I say “our” first show instead of “my” first show very deliberately. I could do none of this without my horse. Sometimes I take a step back to think about how amazing this sport is – an animal that weighs ten times what I do allows me to climb on his back, poke him in the ribs, and make him run when he would otherwise rather be grazing. He has the opportunity to kill me at any moment, yet he doesn’t.
Our show was a couple of weeks ago and I honestly could not have asked for it to go any better. It was a schooling show, so the idea is that people and horses of all different ability levels can compete in a safe, non-stressful environment. Everyone is there to work on something and have the experience of a show without some of the pressure.
The first chunk of the morning we spent getting ready – the horses needed to be brushed and cleaned up, as well as tack. Then I had to get dressed and get my number pinned on.
There was a lot of waiting around, which was awesome for Sue. He (and I) had to practice sitting, watching other horses, and just generally being calm. The same thing happened in the warm up pen – tons of other horses doing their thing and we had to practice just doing ours.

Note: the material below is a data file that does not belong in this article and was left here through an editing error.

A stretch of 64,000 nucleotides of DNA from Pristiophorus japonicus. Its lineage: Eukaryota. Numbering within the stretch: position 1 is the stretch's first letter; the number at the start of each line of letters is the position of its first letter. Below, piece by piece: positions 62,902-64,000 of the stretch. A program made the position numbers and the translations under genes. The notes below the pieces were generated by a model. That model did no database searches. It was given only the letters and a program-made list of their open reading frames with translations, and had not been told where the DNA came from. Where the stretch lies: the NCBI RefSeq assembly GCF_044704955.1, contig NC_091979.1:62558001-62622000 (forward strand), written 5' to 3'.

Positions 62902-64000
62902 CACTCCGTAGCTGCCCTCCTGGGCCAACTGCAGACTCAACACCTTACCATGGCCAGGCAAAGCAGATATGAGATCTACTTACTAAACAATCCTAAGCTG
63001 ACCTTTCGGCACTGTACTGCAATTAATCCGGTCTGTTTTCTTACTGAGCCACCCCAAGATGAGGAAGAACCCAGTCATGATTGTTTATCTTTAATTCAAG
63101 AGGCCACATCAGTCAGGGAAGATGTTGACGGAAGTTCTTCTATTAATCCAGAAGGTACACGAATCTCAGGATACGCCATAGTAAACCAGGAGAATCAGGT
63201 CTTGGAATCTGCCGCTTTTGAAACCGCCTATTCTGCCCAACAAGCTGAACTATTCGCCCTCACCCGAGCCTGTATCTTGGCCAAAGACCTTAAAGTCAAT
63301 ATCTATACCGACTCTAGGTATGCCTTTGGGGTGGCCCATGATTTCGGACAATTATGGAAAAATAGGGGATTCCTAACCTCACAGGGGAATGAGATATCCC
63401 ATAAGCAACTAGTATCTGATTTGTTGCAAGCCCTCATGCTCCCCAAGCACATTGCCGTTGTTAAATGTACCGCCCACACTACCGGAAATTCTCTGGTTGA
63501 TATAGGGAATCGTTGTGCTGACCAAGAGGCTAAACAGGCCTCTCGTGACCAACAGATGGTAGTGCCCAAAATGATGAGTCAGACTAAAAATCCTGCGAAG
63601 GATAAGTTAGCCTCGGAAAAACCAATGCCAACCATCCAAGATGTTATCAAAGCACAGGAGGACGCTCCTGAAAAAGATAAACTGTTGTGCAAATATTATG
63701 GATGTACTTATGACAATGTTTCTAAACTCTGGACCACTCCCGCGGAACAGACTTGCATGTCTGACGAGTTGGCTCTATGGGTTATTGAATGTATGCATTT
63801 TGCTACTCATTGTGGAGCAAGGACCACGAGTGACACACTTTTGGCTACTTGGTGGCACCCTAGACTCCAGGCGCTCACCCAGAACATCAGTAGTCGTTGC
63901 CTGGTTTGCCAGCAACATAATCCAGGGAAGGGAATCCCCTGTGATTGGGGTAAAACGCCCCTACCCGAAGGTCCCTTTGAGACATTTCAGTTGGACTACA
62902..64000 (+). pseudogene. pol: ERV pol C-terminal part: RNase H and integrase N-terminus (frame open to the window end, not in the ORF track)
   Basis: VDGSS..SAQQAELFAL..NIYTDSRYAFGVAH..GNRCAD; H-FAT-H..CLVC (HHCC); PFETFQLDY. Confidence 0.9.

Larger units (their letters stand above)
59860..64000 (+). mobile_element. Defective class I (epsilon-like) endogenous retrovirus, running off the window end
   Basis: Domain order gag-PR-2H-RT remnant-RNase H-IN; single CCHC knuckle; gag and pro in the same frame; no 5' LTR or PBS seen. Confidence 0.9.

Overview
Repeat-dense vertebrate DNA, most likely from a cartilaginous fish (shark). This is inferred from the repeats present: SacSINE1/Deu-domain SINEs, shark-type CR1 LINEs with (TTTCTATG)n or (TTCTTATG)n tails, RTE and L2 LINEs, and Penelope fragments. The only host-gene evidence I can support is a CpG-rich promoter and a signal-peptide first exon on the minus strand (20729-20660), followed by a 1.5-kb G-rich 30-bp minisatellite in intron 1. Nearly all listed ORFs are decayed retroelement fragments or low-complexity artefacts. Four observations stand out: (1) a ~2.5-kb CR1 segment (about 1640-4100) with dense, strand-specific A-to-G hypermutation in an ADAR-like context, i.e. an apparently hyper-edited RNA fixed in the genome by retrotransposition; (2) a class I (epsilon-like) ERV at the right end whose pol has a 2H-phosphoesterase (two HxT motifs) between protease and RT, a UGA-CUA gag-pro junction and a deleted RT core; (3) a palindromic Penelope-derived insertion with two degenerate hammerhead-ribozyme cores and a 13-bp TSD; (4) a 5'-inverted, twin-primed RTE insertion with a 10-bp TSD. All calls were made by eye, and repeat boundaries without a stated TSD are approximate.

We competed in three classes. The first was a walk/jog class – the horse and rider are judged on how nice their gait is, how well they work together, etc. We had a really good time doing that and it was nice because there were 16 other horses in the class, so it wasn’t a solo thing right off the bat. The second class was our pattern – you have to move the horse through a series of walking, backing, loping, jogging, trotting, and galloping. Sue was amazing… he did absolutely everything I asked him! I missed the right lead (horse speak for making him run but starting with the right front hoof), which automatically disqualifies you. It was a great experience and was the one thing that went “wrong”. Needless to say, we’re going to keep working on that right lead!
After that, we played around on the trail course – basically a series of obstacles that you and the horse have to navigate. Not once did Sue do anything bad (there were other riders there that had horses try to buck) and I could feel that he was really trying hard! I love that horse!